231,795        (32,018     23,819        39,358        262,954  
  

 

 

    

 

 

   

 

 

    

 

 

    

 

 

 

Net tangible and intangible assets

   $ 448,606      $ 177,017     $ 116,661      $ 39,358      $ 781,642  
  

 

 

    

 

 

   

 

 

    

 

 

    

 

 

 

December 31, 2017

                                 

Goodwill

   $ 154,373      $ 174,644     $ 74,261      $ —        $ 403,278  

Identified intangible assets, net

     66,547        36,379       20,082        —          123,008  

Tangible assets, net of liabilities

     221,933        (27,755     11,286        49,561        255,025  
  

 

 

    

 

 

   

 

 

    

 

 

    

 

 

 

Net tangible and intangible assets

   $ 442,853      $ 183,268     $ 105,629      $ 49,561      $ 781,311  
  

 

 

    

 

 

   

 

 

    

 

 

    

 

 

 

Corporate and unallocated assets and liabilities consist of cash and cash equivalents, short-term investments, restricted cash equivalents, corporate headquarters facility, convertible senior notes, imputed financing obligation related to build-to-suit lease, income taxes receivable, and income taxes payable.

Geographic Regions

Our revenue originates in the U.S., China, the Netherlands, Germany, Italy, France, the U.K., Spain, Israel, Brazil, and Australia. We report revenue by geographic region based on ship-to destination. Shipments to some of our significant printer manufacturer/distributor customers are made to centralized purchasing and manufacturing locations, which in turn sell through to other locations. As a result of these factors, we believe that sales to certain geographic locations might be higher or lower, as the ultimate destinations are difficult to ascertain.

Our revenue by ship-to destination during the periods presented below was as follows (in thousands):

 

     Three months ended March 31,  
     2018      2017  

Americas

   $ 117,385      $ 109,895  

Europe, Middle East, and Africa (“EMEA”)

     88,175        88,033  

Asia Pacific (“APAC”)

     34,306        30,763  
  

 

 

    

 

 

 

Total revenue

   $ 239,866      $ 228,691  
  

 

 

    

 

 

 

Note 10. Derivatives and Hedging

We are exposed to market risk and foreign currency exchange risk from changes in foreign currency exchange rates, which could affect operating results, financial position, and cash flows. We manage our exposure to these risks through our regular operating and financing activities and, when appropriate, through use of derivative financial instruments. These derivative financial instruments are used to hedge monetary assets and liabilities, intercompany balances, trade receivables, anticipated cash flows, and to reduce earnings and cash flow volatility resulting from shifts in foreign currency exchange rates. Our objective is to offset gains and losses resulting from these exposures with losses and gains on the derivative contracts used to hedge them, thereby reducing volatility of earnings or protecting fair values of assets and liabilities. We do not have any leveraged derivatives, nor do we use derivative contracts for speculative purposes. ASC 815, Derivatives and Hedging, requires the fair value of all derivative instruments, including those embedded in other contracts, to be recorded as assets or liabilities in our Condensed Consolidated Balance Sheet. The related cash flow impacts of our derivative contracts are reflected as cash flows from operating activities.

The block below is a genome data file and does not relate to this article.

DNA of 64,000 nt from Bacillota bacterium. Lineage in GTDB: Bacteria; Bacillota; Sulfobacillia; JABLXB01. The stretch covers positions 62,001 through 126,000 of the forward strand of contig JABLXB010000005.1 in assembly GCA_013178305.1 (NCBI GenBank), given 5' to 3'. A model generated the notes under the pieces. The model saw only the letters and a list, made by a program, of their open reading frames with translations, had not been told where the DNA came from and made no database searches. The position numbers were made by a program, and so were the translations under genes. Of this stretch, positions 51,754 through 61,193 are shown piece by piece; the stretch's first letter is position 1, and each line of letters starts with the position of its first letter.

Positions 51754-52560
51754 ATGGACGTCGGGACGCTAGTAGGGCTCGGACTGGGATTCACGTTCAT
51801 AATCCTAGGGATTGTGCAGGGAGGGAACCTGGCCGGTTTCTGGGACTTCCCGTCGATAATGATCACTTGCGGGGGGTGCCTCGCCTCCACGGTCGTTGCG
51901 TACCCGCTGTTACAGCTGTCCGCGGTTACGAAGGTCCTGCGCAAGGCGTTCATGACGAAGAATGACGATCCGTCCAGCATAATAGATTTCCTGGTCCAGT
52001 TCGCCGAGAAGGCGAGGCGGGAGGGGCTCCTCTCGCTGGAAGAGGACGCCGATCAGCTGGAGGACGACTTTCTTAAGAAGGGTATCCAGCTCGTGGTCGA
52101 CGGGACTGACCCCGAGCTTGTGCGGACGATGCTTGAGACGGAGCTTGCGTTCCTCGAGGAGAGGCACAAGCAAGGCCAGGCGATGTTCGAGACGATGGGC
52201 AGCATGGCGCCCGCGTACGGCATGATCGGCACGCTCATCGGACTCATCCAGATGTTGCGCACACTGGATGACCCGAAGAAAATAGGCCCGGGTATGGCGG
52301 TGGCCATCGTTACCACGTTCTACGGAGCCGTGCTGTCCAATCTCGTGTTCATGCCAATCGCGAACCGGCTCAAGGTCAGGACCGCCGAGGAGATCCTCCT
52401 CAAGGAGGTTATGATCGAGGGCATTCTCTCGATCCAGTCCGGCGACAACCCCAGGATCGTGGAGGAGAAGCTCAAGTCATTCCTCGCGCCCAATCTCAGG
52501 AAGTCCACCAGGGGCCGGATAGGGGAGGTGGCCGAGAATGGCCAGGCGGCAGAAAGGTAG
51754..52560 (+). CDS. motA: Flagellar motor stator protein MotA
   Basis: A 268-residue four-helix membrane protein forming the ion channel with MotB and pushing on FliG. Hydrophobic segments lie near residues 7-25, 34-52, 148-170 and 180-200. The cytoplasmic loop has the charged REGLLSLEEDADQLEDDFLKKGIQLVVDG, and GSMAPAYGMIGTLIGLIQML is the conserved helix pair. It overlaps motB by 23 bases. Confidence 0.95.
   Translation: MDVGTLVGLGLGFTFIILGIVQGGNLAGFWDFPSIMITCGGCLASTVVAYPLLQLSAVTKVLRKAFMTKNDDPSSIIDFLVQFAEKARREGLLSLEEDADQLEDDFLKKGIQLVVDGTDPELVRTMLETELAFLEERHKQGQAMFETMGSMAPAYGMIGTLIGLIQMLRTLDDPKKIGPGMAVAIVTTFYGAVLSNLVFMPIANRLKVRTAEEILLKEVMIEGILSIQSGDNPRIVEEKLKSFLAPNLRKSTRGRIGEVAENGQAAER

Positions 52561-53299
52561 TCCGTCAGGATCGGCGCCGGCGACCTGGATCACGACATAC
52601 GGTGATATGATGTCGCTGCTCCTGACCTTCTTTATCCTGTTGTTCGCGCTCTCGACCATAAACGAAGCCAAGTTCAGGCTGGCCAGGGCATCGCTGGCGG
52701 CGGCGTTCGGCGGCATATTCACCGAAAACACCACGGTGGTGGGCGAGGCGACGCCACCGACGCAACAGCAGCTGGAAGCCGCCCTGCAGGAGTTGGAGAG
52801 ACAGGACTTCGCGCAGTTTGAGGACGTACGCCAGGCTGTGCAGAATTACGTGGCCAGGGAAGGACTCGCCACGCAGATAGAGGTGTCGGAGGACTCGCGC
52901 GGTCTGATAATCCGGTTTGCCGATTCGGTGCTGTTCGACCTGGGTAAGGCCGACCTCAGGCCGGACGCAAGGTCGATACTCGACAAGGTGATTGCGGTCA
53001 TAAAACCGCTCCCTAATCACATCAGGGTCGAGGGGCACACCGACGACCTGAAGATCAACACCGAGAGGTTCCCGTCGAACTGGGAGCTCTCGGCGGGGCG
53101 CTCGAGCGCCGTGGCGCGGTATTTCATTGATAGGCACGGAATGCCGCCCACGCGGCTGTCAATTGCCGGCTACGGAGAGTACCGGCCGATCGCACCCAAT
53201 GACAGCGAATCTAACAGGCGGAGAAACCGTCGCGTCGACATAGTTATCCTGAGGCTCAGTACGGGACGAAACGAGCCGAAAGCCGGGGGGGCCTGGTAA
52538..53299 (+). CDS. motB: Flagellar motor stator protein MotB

Our exposures are primarily related to non-U.S. dollar-denominated revenue in Europe, the U.K., Latin America, China, Israel, and Australia, and to non-U.S. dollar-denominated operating expenses in Europe, India, the U.K., China, Israel, Brazil, and Australia. From time to time we have hedged our operating expense cash flow exposure in Indian rupees. We hedge balance sheet remeasurement exposure associated with British pound sterling, Canadian dollar, Chinese renminbi, Brazilian real, Israeli shekel, Japanese yen, Chinese renminbi, and Euro-denominated intercompany balances; Brazilian real, British pound sterling, Australian dollar, Israeli shekel, and Euro-denominated trade receivables; and British pound sterling, Israeli shekel, Canadian dollar, and other Euro-denominated net monetary assets.

 

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By their nature, derivative instruments involve, to varying degrees, elements of market and credit risk. The market risk associated with these instruments resulting from currency exchange movement is expected to offset the market risk of the underlying transactions, assets, and liabilities being hedged (e.g. operating expenses; the collection of trade receivables denominated in currencies other than their respective reporting entity’s functional currency, and the settlement of intercompany balances denominated in currencies other than their functional currency). Under our master netting agreements with our foreign currency derivative counterparties, we are allowed to net transactions of the same currency with a single net amount payable by one party to the other. The derivatives held by us are not subject to any credit contingent features negotiated with these counterparties. We are not required to pledge cash collateral related to these foreign currency derivative contracts. We do not believe there is significant risk of loss from non-performance by the counterparty associated with these instruments because, by policy, we deal with counterparties having a minimum investment grade or better credit rating. Credit risk is managed through the continuous monitoring of exposures to such counterparties.

Cash Flow Hedges